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Art students paint for others

By Julie Ooms

Painting I students who helped create a mural at Sioux Center Christian School were (front, from left) Rebecca Postma, Clara City, Minn.; Amanda Niewenhuis, Corsica, S.Dak.; Lauralee Stel, Lansing, Ill.; Lindsey Shearer, Monument, Colo.; Rita Vander Wal, Manteca, Calif; Kara Kuipery, Rockwood, Ont, Canada; Sarah Franken, Sioux Center, Ia.; Liz Terborg, Pella, Ia.; Randi Unverzagt, Canton, S.Dak.; (on scaffold, from left) Ginelle Bakker, Lowland, Ont., Canada; Michelle Obbink, Hawarden, Ia.; Mason Welsh, Neligh, Neb.; Brent Koops, Osborne, Kan.; Philip Van Dyken, Ripon, Calif.; Tara Warolin, Sumas, Wash.; and Mark Wikkerink, Duncan, B.C., Canada.

Painting I students who helped create a mural at Sioux Center Christian School were (front, from left) Rebecca Postma, Clara City, Minn.; Amanda Niewenhuis, Corsica, S.Dak.; Lauralee Stel, Lansing, Ill.; Lindsey Shearer, Monument, Colo.; Rita Vander Wal, Manteca, Calif; Kara Kuipery, Rockwood, Ont, Canada; Sarah Franken, Sioux Center, Ia.; Liz Terborg, Pella, Ia.; Randi Unverzagt, Canton, S.Dak.; (on scaffold, from left) Ginelle Bakker, Lowland, Ont., Canada; Michelle Obbink, Hawarden, Ia.; Mason Welsh, Neligh, Neb.; Brent Koops, Osborne, Kan.; Philip Van Dyken, Ripon, Calif.; Tara Warolin, Sumas, Wash.; and Mark Wikkerink, Duncan, B.C., Canada.

Art students at Dordt College had a unique opportunity: to paint a mural, sixty-five feet long and five feet high, in the library at Sioux Center Christian School. John Olthoff, a Dordt professor and SCCS board member, suggested the mural, a timeline stretching from one end of the library to the other, and from the beginning of history to the present. The art department was happy to oblige, and the SCCS students are enthusiastic about this addition to their school.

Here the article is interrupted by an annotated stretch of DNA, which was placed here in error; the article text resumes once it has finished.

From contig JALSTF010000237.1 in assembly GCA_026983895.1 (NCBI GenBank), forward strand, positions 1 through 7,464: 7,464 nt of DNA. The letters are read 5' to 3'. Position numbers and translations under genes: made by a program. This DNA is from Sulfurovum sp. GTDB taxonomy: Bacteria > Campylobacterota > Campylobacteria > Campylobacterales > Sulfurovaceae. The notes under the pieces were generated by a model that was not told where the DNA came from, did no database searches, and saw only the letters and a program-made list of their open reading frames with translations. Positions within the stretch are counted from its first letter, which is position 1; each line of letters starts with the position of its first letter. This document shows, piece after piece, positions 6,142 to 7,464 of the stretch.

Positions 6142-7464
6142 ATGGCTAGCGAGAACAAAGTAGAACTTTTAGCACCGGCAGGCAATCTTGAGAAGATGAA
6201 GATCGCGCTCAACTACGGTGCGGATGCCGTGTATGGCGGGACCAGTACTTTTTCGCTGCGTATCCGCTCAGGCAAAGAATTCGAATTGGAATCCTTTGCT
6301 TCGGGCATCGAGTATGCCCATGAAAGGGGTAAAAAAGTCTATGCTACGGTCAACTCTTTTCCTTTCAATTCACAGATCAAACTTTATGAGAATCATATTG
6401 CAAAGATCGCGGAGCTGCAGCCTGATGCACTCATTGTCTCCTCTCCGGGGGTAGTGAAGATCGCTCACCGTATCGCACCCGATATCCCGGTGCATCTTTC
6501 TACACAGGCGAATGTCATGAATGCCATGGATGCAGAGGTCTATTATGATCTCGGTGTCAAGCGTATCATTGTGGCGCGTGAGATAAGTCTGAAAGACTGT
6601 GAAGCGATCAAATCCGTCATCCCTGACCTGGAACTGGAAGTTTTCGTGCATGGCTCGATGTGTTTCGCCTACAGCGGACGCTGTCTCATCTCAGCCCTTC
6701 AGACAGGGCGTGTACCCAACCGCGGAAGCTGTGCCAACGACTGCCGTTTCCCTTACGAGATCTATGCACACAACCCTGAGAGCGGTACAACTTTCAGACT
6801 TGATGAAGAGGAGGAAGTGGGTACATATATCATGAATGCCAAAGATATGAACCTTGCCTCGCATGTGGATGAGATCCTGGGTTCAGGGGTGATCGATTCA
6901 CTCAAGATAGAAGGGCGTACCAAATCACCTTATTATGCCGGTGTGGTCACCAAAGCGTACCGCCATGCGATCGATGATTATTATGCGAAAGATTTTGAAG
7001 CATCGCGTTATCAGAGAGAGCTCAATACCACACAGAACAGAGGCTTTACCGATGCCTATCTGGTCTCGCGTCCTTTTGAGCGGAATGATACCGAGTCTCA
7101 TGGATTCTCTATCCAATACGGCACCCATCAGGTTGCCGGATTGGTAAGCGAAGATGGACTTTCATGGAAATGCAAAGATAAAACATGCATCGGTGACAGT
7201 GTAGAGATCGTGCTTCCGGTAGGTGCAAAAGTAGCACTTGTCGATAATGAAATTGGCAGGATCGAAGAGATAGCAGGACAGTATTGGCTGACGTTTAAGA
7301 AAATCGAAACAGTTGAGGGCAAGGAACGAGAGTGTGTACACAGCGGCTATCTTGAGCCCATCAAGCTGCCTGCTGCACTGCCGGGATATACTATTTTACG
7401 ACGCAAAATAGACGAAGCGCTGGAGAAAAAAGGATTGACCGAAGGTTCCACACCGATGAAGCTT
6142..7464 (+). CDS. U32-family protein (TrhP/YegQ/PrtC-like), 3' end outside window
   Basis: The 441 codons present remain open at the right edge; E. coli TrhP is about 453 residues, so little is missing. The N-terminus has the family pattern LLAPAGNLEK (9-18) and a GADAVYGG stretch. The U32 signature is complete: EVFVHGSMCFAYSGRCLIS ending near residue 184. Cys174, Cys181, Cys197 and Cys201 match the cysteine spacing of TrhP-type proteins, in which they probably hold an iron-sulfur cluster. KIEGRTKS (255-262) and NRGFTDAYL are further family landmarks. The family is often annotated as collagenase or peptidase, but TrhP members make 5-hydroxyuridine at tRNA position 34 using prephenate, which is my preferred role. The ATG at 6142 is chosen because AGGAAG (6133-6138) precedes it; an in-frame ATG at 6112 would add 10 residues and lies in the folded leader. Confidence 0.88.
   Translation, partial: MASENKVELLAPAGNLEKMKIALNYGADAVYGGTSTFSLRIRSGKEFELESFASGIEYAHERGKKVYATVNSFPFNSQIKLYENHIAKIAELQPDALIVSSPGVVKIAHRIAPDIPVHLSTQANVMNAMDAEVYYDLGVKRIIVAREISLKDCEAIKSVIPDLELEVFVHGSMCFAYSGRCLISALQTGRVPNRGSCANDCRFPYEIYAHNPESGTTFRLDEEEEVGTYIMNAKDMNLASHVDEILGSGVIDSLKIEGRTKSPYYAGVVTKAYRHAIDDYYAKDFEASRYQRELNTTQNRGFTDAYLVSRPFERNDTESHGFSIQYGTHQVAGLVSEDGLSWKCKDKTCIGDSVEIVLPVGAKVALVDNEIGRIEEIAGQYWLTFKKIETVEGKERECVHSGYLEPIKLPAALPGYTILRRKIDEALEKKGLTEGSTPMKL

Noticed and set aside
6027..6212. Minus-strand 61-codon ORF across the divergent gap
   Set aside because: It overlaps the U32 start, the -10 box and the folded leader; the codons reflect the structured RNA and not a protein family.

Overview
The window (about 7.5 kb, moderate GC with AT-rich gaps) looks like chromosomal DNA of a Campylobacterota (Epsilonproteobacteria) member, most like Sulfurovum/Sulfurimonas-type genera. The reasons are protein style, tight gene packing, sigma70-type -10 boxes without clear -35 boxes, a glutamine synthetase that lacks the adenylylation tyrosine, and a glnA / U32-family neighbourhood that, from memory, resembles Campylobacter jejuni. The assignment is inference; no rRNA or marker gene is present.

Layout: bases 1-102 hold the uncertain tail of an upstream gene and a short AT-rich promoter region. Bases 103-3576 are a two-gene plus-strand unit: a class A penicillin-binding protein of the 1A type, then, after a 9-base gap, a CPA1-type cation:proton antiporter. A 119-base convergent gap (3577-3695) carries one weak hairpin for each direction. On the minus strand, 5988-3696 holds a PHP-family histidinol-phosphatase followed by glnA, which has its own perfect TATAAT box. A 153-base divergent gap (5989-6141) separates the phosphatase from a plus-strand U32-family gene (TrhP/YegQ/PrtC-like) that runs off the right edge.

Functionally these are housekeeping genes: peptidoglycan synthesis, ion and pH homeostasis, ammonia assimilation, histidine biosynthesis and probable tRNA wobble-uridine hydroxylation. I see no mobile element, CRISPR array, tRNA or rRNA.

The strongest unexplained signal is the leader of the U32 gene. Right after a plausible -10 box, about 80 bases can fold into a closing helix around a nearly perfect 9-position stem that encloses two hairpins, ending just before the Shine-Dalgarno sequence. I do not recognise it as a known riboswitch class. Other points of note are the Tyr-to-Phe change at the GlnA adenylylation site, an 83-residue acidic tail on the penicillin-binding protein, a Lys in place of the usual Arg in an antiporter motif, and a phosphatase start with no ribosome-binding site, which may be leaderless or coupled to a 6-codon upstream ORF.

Art Professor Susan Van Geest says the mural contributed to learning for both Dordt and SCCS students. Van Geest sees the mural as a way to promote collaboration in the classroom, to enable the students to get to know each other better (which helps when they have to honestly critique each other’s work) and to allow art to serve a nonprofit function. And, since fine art students are used to working by and for themselves, the mural gave students the opportunity to serve others’ needs and work with a client. “The students learned to work together, combine their different styles, and see their own value as artists, as well as the value of their fellow students’ work,” Van Geest said.

As for the SCCS students, Van Geest hopes the mural will be a learning aid as well as a way to encourage appreciation of art. If the children’s enthusiasm is any clue, her hopes are sure to be fulfilled.